# Homework Help: Function and subsets - inverses

1. Aug 3, 2012

### threeder

1. The problem statement, all variables and given/known data
Let $f:X \rightarrow Y$ and $B_1, B_2 \in P(Y)$ where P(Y) is the power set.

Prove that $f^{-1}(B_1\cap B_2) = f^{-1}(B_1) \cap f^{-1}(B_2)$

2. Relevant equations
The book gives this definition:
Suppose $f:X \rightarrow Y$ is a function.

The function $f^{-1}:P(Y) \rightarrow P(X)$ is defined by $$f^{-1}(B)=\begin{cases} x\in X | f(x)\in B \end{cases}\}$$ for $B\in P(Y)$

3. The attempt at a solution
All I can do is just basically rewrite the definition:

Say $y_0 \in B_1\cap B_2$. Then $$f^{-1}(\{y_0\})=\{x \in X ~|~ y_0=f(x)\}$$

Then I make magic leap concluding that since $y_0 \in B_1\cap B_2$, $y\in B_1$ and $y\in B_2$. Hence, these sets will be equal and so $f^{-1}(B_1\cap B_2) = f^{-1}(B_1) \cap f^{-1}(B_2)$ . But I realize that a lot of grammar is missing. Can somebody help me out?

2. Aug 3, 2012

### HallsofIvy

The "magic leap" can be given in more detail. You are basically trying to prove "$A= B$". To prove that for sets, first prove "$A\subset B$ and the prove $B\subset A$. And to prove $A\subset B$, start with "if $x\in A$" and use the properties of A and B to conclude "then $x\in B$".

Here, you want to prove that $f^{-1}(B_1\cap B_2)= f^{-1}(B_1)\cap f^{-1}(B_2)$. So start "if $x\in f^{-1}(B_1\cap B_2)$". Then, by definition of $f^{-1}$, there exist $y\in B_1\cap B_2$ such that f(x)= y. Since y is in $B_1\cap B_2$, y is in $B_1$ and y is in $B_2$.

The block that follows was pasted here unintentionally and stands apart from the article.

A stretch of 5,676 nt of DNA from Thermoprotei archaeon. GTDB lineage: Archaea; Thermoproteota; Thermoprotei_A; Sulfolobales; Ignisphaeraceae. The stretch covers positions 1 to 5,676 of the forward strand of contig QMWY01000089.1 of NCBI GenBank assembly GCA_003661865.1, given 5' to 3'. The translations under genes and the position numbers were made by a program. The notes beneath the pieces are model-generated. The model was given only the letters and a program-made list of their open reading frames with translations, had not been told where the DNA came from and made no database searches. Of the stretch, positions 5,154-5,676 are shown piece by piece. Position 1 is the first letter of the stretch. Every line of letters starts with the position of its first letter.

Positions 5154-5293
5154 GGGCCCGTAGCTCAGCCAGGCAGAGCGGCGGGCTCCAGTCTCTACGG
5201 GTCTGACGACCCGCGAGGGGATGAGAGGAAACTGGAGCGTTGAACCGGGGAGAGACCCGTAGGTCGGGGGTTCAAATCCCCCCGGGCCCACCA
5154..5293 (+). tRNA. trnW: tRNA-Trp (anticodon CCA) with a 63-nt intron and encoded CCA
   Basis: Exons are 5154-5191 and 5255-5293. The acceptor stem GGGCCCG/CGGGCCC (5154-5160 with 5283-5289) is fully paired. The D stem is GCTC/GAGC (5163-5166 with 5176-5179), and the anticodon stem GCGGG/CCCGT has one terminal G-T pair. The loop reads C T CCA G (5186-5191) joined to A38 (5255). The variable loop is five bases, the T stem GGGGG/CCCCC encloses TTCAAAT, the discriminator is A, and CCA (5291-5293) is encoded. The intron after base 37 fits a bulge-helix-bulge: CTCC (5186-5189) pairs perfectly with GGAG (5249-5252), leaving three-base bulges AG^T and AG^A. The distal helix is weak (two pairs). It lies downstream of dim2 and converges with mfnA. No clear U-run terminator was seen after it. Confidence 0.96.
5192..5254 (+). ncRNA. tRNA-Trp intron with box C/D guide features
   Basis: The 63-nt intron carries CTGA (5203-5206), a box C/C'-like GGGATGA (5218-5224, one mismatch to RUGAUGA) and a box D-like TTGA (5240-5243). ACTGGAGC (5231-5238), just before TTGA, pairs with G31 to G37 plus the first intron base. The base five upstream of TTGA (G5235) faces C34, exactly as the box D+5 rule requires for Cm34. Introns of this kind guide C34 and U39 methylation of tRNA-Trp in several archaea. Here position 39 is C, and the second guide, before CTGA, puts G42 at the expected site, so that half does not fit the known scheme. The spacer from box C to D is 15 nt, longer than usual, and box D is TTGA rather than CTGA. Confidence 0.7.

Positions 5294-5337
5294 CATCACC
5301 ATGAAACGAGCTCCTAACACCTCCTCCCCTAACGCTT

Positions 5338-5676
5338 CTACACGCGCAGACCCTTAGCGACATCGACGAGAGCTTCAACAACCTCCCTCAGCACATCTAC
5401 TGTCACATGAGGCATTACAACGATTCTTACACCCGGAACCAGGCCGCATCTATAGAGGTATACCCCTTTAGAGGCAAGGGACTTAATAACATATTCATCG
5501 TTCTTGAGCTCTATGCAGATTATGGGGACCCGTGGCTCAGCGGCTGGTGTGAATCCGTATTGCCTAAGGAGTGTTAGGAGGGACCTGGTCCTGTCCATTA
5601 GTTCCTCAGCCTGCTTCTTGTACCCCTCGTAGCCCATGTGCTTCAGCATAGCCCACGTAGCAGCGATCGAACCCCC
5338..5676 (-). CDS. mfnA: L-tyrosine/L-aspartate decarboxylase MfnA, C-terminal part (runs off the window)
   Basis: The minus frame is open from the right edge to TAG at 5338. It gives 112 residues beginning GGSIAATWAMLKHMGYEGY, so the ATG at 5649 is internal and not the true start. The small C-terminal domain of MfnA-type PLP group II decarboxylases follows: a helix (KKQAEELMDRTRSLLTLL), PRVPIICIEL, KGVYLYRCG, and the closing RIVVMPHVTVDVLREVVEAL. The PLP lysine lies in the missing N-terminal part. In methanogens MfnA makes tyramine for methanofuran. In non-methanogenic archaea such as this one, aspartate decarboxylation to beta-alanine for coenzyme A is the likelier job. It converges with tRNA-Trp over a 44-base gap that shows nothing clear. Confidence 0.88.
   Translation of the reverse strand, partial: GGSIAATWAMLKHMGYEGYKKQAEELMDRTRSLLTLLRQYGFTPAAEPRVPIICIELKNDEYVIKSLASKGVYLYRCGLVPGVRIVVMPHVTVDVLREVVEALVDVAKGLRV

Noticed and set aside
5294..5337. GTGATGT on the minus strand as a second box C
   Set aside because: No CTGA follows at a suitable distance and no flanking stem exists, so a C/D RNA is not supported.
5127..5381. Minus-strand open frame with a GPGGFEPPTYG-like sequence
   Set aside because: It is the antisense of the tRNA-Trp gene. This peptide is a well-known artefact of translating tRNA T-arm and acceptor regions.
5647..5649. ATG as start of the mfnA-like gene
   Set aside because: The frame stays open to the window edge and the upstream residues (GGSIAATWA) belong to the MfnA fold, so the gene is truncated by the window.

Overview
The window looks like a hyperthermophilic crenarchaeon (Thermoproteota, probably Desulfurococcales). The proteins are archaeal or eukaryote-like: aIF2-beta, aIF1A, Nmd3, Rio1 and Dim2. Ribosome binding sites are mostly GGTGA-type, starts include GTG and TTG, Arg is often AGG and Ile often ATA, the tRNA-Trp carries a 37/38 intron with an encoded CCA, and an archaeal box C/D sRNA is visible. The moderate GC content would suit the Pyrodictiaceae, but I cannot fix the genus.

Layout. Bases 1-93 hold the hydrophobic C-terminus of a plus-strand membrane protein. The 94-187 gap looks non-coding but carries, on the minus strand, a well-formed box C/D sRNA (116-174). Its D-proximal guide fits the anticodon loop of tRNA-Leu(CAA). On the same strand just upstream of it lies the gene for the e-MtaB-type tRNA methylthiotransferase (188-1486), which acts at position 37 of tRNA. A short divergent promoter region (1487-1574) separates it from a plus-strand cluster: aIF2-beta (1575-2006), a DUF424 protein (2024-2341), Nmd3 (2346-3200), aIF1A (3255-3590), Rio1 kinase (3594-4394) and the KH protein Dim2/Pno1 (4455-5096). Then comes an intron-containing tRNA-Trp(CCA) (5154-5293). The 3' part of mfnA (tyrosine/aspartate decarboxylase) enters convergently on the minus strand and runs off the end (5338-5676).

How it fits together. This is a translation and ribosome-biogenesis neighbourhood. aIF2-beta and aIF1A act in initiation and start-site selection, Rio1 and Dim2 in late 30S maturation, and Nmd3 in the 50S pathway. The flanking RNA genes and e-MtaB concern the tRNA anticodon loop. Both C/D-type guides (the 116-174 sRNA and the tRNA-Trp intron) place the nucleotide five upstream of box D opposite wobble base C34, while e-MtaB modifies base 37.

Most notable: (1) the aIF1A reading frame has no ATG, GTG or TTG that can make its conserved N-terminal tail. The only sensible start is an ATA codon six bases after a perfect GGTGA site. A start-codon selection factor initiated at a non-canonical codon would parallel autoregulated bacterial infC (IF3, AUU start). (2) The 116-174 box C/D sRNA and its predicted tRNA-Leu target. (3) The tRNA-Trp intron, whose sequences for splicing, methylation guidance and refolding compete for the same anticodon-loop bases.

1) If y is in $B_1$ and f(x)= y, then $x\in f^{-1}(B_1)$.
2) If y is in $B_2$ and f(x)= y, then $x\in f^{-1}(B_2)$.

Since both are true, $x\in f^{-1}(B_1)\cap f^{-1}(B_2)$.
That is, $f^{-1}(B_1\cap B_2)\subset f^{-1}(B_1)\cap f^{-1}(B_2)$.

Now, to prove the other way, that $f^{-1}(B_1)\cap f^{-1}(B_2)\subset f^{-1}(B_1\cap B_2)/itex], start: If [itex]x\in f^{-1}(B_1)\cap f^{-1}(B_2)$ and I will let you try the rest.

3. Aug 4, 2012

### threeder

Lets try it:

Say $x\in f^{-1}(B_1)\cap f^{-1}(B_2)$. Then there exists $y\in B_1$ and it also $y\in B_2$ such that $y=f(x)$. Because of $x$ belonging to both sets, and such $y$ existence, it also belongs to $y\in B_1\cap B_2$ such that $y=f(x)$. Hence $f^{-1}(B_1)\cap f^{-1}(B_2)$ is a subset of $f^{-1}(B_1\cap B_2)$

right?